Those who wish to inform themselves on this subject before launching into statements on it would do well to first study and understand the report which can be downloaded from <http://www.ukerc.ac.uk/ResearchProgrammes/TechnologyandPolicyAssessment/TPAProjectIntermittency.aspx
--
David Hansen, Edinburgh
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David Hansen wrote:

1/. Its not the 1930's 2/. The average load factor o IUS nuclear sets was 90%. They don't have conveyor belts..
The average load factor of windfarms is 16%.
These are facts. not 'wouldhavebeens/couldbesf we speent the money etc etc.
I can see how your inability to do maths makes these sort of facts constantly open to challenge, but please accept that for the rest of us, despite all the blatherings about 'cost benefit not being the only issue' for most of us cost benefit rules power station technology, and its easy enough to factor in a CO2 as a cost if thats the way you want it.
Do that, and as I have said time and time again, there is only one answer, And its not windmills.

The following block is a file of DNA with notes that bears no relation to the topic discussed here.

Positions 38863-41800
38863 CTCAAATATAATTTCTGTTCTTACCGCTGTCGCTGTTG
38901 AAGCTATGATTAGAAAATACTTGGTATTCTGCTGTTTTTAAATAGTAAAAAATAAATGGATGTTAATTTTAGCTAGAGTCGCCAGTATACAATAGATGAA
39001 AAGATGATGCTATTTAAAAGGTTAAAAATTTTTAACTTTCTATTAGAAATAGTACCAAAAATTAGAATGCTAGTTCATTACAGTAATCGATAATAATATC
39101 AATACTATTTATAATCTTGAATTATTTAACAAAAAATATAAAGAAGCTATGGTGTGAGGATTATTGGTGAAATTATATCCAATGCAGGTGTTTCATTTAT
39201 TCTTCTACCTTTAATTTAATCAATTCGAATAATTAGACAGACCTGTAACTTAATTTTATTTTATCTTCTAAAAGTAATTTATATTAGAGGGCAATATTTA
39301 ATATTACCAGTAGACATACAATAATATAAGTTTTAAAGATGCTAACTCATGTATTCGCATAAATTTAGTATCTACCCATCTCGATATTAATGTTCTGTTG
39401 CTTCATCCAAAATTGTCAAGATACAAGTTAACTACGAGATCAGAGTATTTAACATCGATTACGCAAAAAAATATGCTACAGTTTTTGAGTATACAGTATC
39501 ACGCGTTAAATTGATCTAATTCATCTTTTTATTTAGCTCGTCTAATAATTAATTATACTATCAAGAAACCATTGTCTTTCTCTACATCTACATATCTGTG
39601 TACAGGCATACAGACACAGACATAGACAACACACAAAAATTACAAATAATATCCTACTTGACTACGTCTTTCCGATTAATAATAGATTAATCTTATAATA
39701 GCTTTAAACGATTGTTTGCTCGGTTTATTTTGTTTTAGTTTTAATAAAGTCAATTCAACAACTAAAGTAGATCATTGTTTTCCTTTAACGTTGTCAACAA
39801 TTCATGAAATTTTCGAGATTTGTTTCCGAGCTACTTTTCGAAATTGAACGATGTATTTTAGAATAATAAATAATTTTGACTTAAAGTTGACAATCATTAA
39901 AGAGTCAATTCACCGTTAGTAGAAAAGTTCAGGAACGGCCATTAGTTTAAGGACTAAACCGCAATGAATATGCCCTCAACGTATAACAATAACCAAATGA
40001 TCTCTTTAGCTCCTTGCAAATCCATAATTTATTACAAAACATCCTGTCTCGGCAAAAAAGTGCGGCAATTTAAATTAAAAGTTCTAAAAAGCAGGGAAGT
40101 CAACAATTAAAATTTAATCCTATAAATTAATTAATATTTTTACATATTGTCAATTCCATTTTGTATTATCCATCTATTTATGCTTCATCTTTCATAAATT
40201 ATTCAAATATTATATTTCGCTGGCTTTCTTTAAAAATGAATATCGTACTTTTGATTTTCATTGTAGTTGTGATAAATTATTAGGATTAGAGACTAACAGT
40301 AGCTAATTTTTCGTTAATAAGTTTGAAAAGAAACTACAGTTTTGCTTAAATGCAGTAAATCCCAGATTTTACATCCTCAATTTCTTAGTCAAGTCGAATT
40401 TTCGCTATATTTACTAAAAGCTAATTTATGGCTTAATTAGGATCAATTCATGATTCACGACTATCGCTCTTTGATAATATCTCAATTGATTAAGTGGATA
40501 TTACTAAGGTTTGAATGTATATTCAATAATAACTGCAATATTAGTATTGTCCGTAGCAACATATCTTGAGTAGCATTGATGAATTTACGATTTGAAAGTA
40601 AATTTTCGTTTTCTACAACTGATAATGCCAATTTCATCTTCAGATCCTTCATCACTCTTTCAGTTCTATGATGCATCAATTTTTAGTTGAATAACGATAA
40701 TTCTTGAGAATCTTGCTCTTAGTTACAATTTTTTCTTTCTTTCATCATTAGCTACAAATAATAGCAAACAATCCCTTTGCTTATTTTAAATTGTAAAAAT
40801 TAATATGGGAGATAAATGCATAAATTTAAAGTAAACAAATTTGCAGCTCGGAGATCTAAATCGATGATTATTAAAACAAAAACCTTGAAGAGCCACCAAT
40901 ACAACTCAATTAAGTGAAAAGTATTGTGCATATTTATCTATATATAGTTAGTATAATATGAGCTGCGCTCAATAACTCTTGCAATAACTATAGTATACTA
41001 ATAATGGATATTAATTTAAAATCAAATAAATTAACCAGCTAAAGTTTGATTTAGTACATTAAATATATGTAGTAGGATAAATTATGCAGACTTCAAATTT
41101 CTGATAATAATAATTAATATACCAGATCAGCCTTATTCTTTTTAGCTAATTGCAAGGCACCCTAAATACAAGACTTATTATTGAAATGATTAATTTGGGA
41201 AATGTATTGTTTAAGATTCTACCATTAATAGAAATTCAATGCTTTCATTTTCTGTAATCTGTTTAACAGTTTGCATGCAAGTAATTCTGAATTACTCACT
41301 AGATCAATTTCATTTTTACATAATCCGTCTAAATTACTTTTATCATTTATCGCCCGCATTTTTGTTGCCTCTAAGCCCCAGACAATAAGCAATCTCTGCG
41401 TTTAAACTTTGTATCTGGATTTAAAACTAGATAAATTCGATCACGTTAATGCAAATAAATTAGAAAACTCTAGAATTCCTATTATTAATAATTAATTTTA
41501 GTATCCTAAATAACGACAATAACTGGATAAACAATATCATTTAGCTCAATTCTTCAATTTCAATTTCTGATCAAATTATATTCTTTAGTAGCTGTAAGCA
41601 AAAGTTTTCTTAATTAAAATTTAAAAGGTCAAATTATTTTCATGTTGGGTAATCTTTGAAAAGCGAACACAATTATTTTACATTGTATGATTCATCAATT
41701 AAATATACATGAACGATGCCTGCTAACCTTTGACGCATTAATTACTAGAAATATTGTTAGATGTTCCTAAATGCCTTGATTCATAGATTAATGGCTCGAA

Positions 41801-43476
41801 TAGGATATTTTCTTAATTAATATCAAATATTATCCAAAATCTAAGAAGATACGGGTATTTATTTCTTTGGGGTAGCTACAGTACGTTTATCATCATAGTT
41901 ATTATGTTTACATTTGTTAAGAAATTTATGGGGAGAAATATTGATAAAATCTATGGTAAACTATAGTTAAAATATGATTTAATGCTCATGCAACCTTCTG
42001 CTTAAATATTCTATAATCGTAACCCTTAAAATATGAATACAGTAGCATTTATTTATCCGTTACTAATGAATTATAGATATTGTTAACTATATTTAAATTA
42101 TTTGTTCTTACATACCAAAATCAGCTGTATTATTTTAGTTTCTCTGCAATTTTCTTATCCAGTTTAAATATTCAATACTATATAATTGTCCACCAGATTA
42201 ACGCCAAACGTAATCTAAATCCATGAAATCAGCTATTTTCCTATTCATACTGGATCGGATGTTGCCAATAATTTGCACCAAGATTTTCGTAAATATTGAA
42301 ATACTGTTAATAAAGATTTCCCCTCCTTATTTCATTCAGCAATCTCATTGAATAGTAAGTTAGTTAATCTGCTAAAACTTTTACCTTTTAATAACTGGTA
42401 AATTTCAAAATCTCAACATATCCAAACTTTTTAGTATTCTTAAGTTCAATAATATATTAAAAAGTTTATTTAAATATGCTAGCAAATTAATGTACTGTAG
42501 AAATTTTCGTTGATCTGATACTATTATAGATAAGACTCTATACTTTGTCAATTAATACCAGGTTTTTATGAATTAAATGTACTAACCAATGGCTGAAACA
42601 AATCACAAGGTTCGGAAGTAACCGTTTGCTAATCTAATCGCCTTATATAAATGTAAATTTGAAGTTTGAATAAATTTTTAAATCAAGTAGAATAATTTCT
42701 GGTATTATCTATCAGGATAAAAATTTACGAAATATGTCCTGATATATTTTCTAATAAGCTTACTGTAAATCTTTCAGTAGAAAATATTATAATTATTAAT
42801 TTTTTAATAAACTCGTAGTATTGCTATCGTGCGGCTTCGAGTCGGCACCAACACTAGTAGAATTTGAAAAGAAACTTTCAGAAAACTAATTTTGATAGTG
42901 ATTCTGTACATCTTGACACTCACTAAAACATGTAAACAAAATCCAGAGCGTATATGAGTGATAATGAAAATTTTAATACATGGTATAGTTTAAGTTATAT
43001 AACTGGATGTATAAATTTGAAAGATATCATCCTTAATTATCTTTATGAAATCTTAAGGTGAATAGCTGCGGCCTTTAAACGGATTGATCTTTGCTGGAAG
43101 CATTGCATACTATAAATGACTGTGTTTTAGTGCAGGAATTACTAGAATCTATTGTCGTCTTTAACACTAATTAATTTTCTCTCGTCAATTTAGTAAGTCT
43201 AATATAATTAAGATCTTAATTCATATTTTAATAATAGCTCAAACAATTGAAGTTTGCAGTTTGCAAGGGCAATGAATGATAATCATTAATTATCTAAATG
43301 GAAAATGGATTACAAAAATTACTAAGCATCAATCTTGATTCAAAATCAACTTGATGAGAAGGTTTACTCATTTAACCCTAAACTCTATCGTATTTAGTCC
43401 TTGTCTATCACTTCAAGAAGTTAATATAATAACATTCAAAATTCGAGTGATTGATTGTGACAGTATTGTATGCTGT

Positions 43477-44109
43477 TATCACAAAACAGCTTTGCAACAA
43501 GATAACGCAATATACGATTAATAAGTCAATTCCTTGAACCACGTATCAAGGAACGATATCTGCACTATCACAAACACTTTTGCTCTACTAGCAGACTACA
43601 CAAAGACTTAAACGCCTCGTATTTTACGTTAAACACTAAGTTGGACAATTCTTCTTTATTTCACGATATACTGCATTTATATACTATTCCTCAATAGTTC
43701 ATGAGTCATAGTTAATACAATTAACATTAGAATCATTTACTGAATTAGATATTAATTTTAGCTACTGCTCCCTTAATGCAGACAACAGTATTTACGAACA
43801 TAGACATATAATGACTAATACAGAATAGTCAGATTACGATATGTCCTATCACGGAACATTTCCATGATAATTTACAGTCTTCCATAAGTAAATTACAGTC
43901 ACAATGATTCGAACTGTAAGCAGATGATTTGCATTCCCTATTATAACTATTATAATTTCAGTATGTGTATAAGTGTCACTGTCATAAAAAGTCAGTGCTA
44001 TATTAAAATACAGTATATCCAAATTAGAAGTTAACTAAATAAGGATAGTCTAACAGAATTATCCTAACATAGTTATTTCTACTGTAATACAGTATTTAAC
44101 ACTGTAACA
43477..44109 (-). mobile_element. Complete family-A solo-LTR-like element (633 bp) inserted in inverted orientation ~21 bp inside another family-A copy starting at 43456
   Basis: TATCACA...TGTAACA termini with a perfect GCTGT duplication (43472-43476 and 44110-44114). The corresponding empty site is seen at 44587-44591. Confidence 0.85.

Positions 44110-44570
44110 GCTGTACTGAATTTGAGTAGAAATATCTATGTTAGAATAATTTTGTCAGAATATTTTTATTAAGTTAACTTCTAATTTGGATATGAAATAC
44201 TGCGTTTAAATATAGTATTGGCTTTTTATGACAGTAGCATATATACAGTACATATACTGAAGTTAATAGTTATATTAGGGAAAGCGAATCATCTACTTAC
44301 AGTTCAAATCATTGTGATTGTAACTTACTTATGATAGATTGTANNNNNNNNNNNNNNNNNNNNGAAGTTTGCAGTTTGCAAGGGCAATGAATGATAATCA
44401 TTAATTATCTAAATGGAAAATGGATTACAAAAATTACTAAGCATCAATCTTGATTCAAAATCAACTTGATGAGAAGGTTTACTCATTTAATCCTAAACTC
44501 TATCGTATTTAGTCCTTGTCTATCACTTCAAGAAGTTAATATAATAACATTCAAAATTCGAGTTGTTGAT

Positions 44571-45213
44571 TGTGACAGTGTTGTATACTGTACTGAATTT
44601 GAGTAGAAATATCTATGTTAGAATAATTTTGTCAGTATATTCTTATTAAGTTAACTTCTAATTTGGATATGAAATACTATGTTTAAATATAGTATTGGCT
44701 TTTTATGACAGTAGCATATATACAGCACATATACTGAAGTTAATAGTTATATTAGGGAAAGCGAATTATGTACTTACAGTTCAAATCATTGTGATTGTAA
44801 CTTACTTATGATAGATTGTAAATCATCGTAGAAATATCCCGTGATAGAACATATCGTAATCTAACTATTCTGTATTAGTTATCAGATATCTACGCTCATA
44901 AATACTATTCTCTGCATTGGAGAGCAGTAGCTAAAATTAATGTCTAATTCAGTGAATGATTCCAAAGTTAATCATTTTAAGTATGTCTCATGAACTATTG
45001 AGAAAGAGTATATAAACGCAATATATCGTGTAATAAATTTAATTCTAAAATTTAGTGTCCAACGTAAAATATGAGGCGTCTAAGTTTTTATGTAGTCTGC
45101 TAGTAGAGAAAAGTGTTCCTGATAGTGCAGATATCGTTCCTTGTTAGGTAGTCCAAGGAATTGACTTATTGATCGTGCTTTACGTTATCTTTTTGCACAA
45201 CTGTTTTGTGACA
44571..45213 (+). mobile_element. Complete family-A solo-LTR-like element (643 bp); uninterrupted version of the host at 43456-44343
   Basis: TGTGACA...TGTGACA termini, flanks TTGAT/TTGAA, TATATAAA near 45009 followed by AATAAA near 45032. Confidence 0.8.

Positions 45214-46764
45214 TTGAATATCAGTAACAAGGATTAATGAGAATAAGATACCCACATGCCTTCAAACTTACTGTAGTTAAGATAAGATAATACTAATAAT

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On Sun, 02 Mar 2008 15:12:09 +0000 someone who may be The Natural

I note that you are no longer arguing about the advantages of linking generating plant together.

In the 1930s:-)

Indeed, but US coal fired plants no doubt have.

As usual this assertion is not referenced. The UKERC report I have referred to gives the average capacity factor of British wind farms as 27%-30%, paragraph 2.3.2. The figure is from the Digest of UK Energy Statistics 2005.

Excellent, more abuse. Do keep it up.
--
David Hansen, Edinburgh
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David Hansen wrote:

I have to say, that your post have,over he last three months, managed to make me aware the fact that windmills are an expensive waste of time. And that most of their supporters are manifestly innumerate.
Being somewhat uncommitted before, you can congratulate yourself on a job well done.
Keep spouting more nonsense: then we can consign windmills to history where they belong.
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On Mon, 03 Mar 2008 09:01:25 +0000 someone who may be The Natural

Excellent, more personal abuse. Do keep it up.
--
David Hansen, Edinburgh
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David Hansen wrote: